I figured it was high time to get back to basics, basics being defined as metaphorically chewing your ear off (typing your eyeballs off?) with tales of pens I absolutely love. Why, hello there, Zebra Sarasa Push Clip; I do believe you qualify for this.
The Push Clip gel pen is one of the cheaper gel pens JetPens offers, but don’t be put off by affordability–this is a great pen. The body is a lightweight plastic with a rubber grip–pretty no frills in this department. I haven’t been able to beat these up long enough to give you an idea of what kind of durability this plastic holds, but c’mon. This pen costs $1.50. It could break after a month and I’d still feel like I was getting my money’s worth (for the record, I’ve had these about a month, but they do not seem on any kind of course toward breaking).
This pen has two big draws for me, the first being a dead giveaway in the name–the clip.
I normally don’t use pen clips because I’m afraid I’ll break them. They always seem so fragile and plasticky. The exception to this is clips with hinges, like the Push Clip here–these pens are made for clipping. And that, my friend, is just what I do with them. I clip them on my books, my fingers, my face, my wallet, whatever. I’m sure I’ll eventually break one of these clips trying to push the boundaries of just what I can and can’t clip these pens onto, but the pen will still be useful, and if I really want the clip it’s not much coin off my purse to get another one.
The second stand-out feature of this pen is just what you’d expect from a pen–how it writes. This 0.3mm gel pen writes thin, but never feels scratchy. It isn’t jetstream-butter-smooth, but I’ve never felt my writing performance hindered by the fact that this pen is an 0.3mm rather than, say, an 0.5mm.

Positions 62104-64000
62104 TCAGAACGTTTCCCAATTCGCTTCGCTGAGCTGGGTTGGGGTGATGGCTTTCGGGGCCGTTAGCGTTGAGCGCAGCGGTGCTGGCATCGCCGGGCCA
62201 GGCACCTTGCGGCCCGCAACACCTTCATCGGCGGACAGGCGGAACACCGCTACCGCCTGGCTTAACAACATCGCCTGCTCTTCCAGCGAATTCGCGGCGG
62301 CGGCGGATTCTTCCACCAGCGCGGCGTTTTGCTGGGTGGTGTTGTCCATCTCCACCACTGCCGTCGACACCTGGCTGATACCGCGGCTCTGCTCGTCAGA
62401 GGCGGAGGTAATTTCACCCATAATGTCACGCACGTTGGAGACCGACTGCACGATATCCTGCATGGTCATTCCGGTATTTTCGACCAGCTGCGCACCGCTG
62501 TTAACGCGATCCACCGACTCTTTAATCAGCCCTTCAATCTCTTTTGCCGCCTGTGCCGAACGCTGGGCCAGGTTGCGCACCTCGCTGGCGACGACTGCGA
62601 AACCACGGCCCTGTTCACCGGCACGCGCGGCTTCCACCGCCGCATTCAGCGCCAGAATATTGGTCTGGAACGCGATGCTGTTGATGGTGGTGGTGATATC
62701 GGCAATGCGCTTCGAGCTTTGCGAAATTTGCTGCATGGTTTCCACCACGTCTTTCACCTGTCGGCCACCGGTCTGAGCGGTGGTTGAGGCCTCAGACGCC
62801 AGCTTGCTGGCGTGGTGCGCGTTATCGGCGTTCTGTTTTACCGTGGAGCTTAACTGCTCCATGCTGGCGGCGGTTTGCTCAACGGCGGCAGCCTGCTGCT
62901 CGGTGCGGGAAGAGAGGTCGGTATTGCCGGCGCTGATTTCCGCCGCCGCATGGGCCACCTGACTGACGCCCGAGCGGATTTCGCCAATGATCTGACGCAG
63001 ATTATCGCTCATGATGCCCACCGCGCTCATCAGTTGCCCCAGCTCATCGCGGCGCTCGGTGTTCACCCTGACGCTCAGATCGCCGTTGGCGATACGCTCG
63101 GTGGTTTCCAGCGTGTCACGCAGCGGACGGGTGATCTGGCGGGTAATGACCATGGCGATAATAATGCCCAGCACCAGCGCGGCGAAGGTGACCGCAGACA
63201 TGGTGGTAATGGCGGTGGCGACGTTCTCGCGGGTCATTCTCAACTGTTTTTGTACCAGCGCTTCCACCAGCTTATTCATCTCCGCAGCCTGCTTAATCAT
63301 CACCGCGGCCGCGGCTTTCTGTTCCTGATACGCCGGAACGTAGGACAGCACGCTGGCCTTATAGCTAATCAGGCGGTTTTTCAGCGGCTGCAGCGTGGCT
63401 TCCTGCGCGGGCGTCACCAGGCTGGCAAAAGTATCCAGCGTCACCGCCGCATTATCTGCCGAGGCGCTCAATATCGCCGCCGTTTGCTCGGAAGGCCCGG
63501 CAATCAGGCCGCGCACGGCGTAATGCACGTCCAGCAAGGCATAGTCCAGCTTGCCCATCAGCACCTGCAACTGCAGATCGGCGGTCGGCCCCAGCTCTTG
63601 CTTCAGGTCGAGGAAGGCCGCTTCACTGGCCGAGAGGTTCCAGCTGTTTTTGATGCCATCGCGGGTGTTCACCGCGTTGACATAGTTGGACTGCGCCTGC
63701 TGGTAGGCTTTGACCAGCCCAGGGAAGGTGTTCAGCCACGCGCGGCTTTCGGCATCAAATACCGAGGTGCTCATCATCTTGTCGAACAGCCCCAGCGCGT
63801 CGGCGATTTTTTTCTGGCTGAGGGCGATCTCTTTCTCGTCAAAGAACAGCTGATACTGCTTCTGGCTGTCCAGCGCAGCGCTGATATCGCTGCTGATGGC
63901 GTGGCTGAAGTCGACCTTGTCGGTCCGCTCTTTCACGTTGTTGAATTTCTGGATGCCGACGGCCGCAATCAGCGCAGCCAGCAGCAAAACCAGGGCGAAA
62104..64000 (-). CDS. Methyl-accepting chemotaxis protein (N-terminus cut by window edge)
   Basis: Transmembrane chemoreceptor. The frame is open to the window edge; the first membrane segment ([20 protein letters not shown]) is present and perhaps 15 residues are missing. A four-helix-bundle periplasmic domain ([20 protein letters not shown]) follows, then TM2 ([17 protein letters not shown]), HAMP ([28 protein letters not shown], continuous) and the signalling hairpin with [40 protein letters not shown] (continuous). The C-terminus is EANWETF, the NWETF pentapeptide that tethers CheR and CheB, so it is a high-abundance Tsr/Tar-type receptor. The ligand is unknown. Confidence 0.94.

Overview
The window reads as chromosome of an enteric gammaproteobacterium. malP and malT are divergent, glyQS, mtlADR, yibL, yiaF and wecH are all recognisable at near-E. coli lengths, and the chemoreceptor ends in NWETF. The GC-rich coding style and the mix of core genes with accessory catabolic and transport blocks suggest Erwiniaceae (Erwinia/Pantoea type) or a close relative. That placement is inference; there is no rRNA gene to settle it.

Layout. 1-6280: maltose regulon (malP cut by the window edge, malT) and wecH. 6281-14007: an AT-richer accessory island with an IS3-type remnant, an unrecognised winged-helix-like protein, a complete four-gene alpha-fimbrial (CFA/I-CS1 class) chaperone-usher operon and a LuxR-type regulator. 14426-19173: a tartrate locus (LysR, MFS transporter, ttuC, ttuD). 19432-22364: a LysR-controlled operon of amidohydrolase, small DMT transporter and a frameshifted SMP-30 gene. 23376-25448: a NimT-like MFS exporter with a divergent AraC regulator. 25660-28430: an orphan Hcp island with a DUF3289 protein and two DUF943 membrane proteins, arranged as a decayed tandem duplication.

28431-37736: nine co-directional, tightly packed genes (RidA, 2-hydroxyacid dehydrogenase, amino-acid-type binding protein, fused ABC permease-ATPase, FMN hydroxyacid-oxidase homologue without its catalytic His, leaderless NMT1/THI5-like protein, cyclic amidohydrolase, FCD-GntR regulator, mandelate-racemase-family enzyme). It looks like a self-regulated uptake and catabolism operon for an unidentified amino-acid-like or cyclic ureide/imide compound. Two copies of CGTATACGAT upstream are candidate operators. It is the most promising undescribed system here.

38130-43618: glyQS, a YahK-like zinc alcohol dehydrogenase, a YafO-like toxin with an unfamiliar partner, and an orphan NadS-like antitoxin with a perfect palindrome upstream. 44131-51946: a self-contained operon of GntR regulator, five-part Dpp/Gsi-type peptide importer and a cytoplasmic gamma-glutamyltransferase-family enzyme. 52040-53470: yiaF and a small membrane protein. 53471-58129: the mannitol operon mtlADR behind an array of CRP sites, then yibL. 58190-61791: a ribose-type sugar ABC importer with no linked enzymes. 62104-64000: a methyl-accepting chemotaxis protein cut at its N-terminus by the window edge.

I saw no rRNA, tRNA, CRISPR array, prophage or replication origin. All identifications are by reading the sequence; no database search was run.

I love using this pen, for writing and sketching. When I write, my handwriting looks almost halfway decent, and the thinness of line is excellent for sketching, shading, doodling, and just generally making marks on the page. I’ve never had the ink skip or blob or call me bad names. I especially like the use of the ^ shape for the tip of the pen, rather than a | shape. This is just a personal preference (/accidentally stabbed myself with a Hi-Tec-C-once); there are certainly uses for needle-tipped fineline pens. Uses which I will surely expound upon when I’m reviewing a needle-tipped pen. The main thing I like about the ^ shape is that it feels sturdier, like I can use this as a workhorse kind of pen. I have no problem quickly jotting things down with this pen–nothing in the micro-tip construction slows down the writing process. I feel like this can be a problem with some micro-tip pens, but it’s not a problem here.
The ink comes in very rich colors that accurately match the accents on the pen itself (though I would disagree with Zebra; this is more of a fuchsia or heliotrope than a purple). The plunger makes a very satisfying click. Nothing rattles when I write. I…I’m trying, really I am, but I can’t think of anything I don’t like about these two pens. If you like pens of 0.5mm and below, and don’t already own a Zebra Sarasa Push Clip, you really need to evaluate your life, and fix this situation.